Monday, December 17, 2007

Causative Productivity

Andrew Sullivan used the phrase “has decided me” and I thought it was odd to use decided as a causative (it sounded like a child’s error) but I found numerous examples by Googling “decided me”, including some by highly respected authors:

Some examples

Andrew Sullivan:
I was undecided up to now, but forty seconds of YouTube has decided me:

Booker T. Washington (1903)
The course of events has decided me. I have determined to go South to take one of the numerous positions awaiting my acceptance.

John Austin Lectures on Jurisprudence, Or, the Philosophy of Positive Law
'It will be a great and difficult labour; but if you do not do it, it will never be done.' This decided me.

It’s been a while since I studied the syntax of causation. There must be a name for this phenomenon, right? I mean, other than causative productivity which I invented as a title for this post.

11 comments:

Jason M. Adams said...

Pinker in The Language Instinct (pp 279-80) calls it the causative rule and actually uses an example with "decided me". This is the second time Google books has actually produced worthwhile results for me.

Chris said...

Good ol' Pinker. I'll have to look at his discussion. I wonder what the adult use of the rule is?

btw, I had a devil of a time trying to figure out how to "look this up". Since I'm at work, I don't have any linguistics references on hand, but I assumed a few minutes of searching would turn up an answer, but I had no success. How did you find the Pinker reference?

Jason M. Adams said...

Pinker does go into the adult versus child issue a little bit, but from the two pages I read it was mainly to say that adults are more careful which words they do it to.

I should have posted the link to the book, sorry about that.

Charlotte Corday said...

It's supposed to be a "haw-haw-haw!" display of SUCH ignorance to reply in 2009 to internet posts from 2007, so that's why I'm eager to do it. Being haw-hawed by the half-literate halfwits who crawl the internet for lack of a life is deliciously reassuring.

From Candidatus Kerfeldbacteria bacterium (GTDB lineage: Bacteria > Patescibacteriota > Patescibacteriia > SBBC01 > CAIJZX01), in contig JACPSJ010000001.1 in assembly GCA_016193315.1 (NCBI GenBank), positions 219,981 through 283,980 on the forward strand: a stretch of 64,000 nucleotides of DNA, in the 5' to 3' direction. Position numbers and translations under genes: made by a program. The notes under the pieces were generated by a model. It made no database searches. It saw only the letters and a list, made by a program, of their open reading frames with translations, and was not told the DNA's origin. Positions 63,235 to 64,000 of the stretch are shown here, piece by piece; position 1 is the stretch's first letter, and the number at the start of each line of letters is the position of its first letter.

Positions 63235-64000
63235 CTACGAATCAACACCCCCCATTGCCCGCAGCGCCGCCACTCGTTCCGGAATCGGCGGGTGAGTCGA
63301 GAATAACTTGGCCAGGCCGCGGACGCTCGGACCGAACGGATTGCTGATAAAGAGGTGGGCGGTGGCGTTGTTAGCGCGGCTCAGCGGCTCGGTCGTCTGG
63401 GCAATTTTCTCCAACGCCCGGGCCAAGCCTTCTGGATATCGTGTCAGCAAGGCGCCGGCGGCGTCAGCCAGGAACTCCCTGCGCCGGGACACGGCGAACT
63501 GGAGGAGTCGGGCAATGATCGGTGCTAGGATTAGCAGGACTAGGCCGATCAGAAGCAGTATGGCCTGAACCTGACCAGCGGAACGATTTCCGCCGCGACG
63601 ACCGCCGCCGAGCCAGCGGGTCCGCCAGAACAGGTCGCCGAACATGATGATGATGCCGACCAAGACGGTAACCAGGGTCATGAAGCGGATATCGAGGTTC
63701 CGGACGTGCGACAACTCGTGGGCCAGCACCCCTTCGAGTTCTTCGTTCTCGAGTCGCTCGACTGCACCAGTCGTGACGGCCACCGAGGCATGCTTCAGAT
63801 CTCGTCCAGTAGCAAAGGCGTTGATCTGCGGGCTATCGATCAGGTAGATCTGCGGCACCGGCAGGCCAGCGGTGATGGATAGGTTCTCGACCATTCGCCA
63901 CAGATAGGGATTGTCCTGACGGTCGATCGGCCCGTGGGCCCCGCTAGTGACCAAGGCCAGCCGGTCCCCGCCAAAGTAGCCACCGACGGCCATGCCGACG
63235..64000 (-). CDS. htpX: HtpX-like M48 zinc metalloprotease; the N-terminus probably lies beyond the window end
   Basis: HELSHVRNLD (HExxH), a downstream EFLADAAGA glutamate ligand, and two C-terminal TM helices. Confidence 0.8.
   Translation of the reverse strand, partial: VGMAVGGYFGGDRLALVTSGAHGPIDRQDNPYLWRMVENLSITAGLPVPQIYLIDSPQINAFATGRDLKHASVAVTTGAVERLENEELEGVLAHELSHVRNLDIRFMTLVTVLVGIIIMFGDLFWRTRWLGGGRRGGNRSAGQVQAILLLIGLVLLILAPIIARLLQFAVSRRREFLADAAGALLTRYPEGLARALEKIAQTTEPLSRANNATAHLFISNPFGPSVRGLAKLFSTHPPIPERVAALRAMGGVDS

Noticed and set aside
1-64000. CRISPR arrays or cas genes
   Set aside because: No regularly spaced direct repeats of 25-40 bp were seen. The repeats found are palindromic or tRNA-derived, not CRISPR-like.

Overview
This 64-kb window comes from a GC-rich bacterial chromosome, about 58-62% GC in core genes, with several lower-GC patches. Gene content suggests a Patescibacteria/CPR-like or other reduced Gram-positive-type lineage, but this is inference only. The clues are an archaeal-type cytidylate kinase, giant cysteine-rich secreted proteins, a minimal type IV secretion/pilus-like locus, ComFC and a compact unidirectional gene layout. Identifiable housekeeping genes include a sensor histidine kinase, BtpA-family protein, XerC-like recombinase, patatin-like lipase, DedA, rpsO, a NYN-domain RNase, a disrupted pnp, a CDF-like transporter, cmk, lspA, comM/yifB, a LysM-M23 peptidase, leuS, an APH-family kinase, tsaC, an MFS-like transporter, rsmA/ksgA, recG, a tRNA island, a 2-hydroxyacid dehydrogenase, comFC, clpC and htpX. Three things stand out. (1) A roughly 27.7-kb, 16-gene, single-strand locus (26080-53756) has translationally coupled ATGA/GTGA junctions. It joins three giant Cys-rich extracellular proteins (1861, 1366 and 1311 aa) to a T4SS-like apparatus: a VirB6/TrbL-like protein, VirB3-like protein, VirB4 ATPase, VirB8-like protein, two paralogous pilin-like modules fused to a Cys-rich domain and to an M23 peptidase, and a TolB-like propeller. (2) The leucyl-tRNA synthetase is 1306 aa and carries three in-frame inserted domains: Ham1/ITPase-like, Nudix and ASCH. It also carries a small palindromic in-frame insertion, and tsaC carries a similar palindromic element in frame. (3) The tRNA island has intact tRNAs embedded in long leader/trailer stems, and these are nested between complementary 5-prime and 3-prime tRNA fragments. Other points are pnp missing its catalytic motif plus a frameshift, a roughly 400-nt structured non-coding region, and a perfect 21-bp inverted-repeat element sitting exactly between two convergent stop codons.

So I'm here to say that as of November, 2009, GOOGLING no longer works the way it did for us back in early 2009 and good old 2008 on back. You Google anything now to check its popularity of usage, you get nothing. For instance, the words "decide" and "me" will be scattered far apart, in no way connected, with nothing as filler except advertizing of web sites, hotels, people and products, interspersed with uninteresting heaps (and heaps) of pop culture.

Bing Dot Com is no better, whether or not it provided an alternative in the first fragile day or two of its existence.

It's all "Moms who wear jeans to match their teens' jeans" out there now. Oh, and where you can buy the jeans. Page after page of that.

Internet...I loved you so much, and I miss you so bad now...

Chris said...

Charlotte, you make a good point. Major search engines have goals far distant from helping linguists do good research and the engines are designed in peculiar ways because of it. Phil Resnik at UMD was working on a Linguist's Search Engine , but it's dead now I believe.

I just now found the WebCorp search engine, but I haven't tried it yet. Let me know what you think of it.

Chris said...

And is it a haw haw moment to reply to a reply to a 2007 comment, hehe. Cheers.

Charlotte Corday said...

Hey! I don't know if this thing works all the time, for everything, or what is going to happen hereafter, but the first thing I tried it on -- after cussing my head off at google for throwing me diagrams of spring mechanisms -- worked!! :D

My sentence was, "Women of her status were the soil from which good midwives sprung." I needed to know whether it should be "sprang" (logical) or "sprung" (special case of some sort, and just sounds better). So I typed into the space at http://www.webcorp.org.uk/ "from which sprung" and it gave me EVERYTHING I wanted, nothing i do not want, no diagrams for springs that sprung in a rifle bolt or wherever, just the STUFF I need!!

I'm still sorting it out, this JUST happened, but what a wonderful thing, thank you! I highly recommend this critter. It's looking very VERY good.

Need to really look at it now, without excitement, see if I've got it right as to spring-or-sprung, but whatever the right answer is, it is right there to see.

Charlotte Corday said...

The WebCorp search engine gives examples in literature (I guess you knew that), and that is all I look for in the work I have to do, that regular search engines withhold maddeningly these days. Spring and sprung both work, both are used exactly the same way, commonly, and literately. This is all I have been wanting. Again, thank you Chris, did not actually expect an answer, let alone a great answer.

Chris said...

Charlotte, I'm a professional. When I do a job, the job gets done. I'm a pro.

Cheers.

Charlotte Corday said...

Last report from me on WebCorp, still works, works better every time I use it, in fact. "Standing at the prow" and "signing with the crew" and oh, a million head-scratchers, all findable here, so you can look at the results and decide what you want to do. It's like having a smart fella right by you all the time to discuss every nit-picker with! A smart fella who never gets tired of it, and nearly always knows. Thanks again, Chris, going away [happy!] now. I'll drop back around to read more things at this website.

Chris said...

Fo Shizzle!

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